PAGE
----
Balcony with table and green overgrown plants during a sunny afternoon

Eleanor Clarke


Tips for wildlife-friendly gardens & balconies

Attracting wildlife into the garden, no matter how small the space, will bring joy as well as a helping hand with pollination, soil improvement and more. it’s all about sharing the love…

Don’t be too tidy

Fallen twigs, decaying tree stumps and piles of leaf litter all increase the habitats available to creatures such as insects, beetles and worms. Letting leaves rot where they fall for insects and invertebrates to break down will improve your soil, and birds will feed on the insects, so everyone’s happy.

Ditch the chemicals

This is one piece of advice you can heed even in the tiniest of spaces. Use bio washing-up liquid, then you can water plants with your used water. Pick off any greenfly by hand, or leave nature to take care of it for you: ladybirds and other beneficial insects thrive in chemical-free spaces. If you’ve the space, make your own compost – there’s nothing like it to give plants a boost.

Collect rainwater

There are plenty of gardeners who advise against watering in borders. Instead they’d advise choosing tough, drought-tolerant species designed to cope with our summers. There’s certainly something to be said for this approach. For pots, which really won’t survive without your helping hand, save rainwater in butts or troughs left out in storms.  

Position plants where they’ll thrive

This means reading your labels and giving your plants what they need from the get-go. The result is they’re quicker to establish and more resistant to pests and diseases. Also they’ll need less from you in terms of water (see point no. 3) and feeding.

Three blue tit birds eating from a bird feeder filled with nuts

Blue Tits (Cyanistes caeruleus)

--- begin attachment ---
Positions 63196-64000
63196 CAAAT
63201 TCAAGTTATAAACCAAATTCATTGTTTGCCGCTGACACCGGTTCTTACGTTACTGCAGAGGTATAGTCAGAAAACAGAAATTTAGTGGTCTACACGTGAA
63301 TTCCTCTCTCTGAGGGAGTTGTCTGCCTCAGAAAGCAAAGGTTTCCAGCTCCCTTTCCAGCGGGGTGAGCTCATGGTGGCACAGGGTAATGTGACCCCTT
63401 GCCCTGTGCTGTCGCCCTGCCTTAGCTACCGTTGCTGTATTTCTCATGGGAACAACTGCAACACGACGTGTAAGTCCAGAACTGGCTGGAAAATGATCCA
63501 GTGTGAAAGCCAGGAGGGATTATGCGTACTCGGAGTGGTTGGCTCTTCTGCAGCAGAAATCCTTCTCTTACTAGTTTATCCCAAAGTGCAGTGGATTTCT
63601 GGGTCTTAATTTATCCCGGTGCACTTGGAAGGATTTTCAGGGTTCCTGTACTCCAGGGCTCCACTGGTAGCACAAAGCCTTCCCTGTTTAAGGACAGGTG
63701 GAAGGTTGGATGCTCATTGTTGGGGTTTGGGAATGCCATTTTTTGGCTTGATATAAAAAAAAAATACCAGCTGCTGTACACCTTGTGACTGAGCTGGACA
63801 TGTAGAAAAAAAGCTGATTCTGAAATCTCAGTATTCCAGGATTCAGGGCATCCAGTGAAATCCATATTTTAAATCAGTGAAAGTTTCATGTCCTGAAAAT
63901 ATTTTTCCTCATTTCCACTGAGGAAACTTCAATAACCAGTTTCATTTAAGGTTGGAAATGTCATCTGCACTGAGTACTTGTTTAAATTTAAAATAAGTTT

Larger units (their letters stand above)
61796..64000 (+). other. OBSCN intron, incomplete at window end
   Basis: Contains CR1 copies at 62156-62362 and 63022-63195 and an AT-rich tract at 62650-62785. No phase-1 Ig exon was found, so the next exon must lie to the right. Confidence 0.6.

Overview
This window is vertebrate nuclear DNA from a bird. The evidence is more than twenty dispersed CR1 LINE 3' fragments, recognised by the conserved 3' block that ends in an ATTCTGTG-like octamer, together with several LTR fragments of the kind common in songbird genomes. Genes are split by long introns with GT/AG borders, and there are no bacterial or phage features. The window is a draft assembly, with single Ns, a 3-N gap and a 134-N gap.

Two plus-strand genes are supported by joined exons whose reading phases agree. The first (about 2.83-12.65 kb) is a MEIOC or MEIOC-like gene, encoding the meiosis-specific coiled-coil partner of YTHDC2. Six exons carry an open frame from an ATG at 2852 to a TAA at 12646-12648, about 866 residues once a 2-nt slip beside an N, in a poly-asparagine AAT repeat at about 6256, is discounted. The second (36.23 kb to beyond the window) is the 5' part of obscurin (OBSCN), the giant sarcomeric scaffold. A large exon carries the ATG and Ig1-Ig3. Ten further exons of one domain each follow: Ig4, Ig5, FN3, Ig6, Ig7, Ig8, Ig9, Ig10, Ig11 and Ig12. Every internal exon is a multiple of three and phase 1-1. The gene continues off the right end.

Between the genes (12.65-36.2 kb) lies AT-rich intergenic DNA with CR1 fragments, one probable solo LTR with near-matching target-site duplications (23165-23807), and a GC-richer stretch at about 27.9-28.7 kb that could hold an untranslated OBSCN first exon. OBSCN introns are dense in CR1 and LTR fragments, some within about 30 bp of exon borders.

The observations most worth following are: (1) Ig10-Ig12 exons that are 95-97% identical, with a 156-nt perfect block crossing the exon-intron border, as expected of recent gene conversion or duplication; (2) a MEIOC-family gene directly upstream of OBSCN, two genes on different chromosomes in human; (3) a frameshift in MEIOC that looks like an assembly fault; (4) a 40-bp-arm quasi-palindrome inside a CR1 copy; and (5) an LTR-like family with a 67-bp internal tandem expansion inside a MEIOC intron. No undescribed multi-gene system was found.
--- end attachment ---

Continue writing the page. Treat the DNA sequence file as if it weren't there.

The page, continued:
Hang a bird feeder or two

If you want to attract a particular species, do a bit of research. Bluetits love fatballs and peanuts, while robins also love mealworms. Finches have a fancy for niger seeds and sunflower hearts (the seed without the dark husk). Cats can be a big problem in urbans areas, so make sure they’re well out of reach.

Magpie sitting on an edge of a small stone fountain

Magpie (Pica Pica)

Put in a washroom

If you provide a shallow dish of clean water, birds will come to drink and bathe, while insects – including butterflies and dragonflies – will use it as a drink station too.

Verbena bonariensis blooms in green grass

Verbena bonariensis

Provide year-round nectar

In summer it’s easy to be bountiful to pollinators – buddleia, Verbena bonariensis, salvias, leaving your lawn weeds to flower before mowing… everything helps. For winter nectar, mahonia, hellebores, crocus and heathers will all fill the hungry gap.

Remember the moths!

Moths are important pollinators too, taking over night duty from bees, hoverflies and other daytime insects. Evening primrose, tobacco plants, honeysuckle and summer-flowering jasmine are some of their favourite nectar sources.

Leave a wilderness patch

Admittedly, this one’s less possible on a balcony or in a tiny garden, but if you have the space, even a small area left to be taken over by weeds and nettles (the food plant of the peacock and small tortoiseshell butterfly) will soon become home to all kinds of insects

Hollow sticks with spider webs

Make a bug hotel

It doesn’t have to be five star, and any combination of sticks, stones, canes, straw and old pots will do, given a makeshift roof to keep them dry and homely. If all you have is a balcony, then pack a small pot with twigs and straw and hang it on its side.  


Remember, if we don’t have specific plants in stock, just come and ask one of the team. We’ll be happy to suggest an alternative or order it for you, if we can. 

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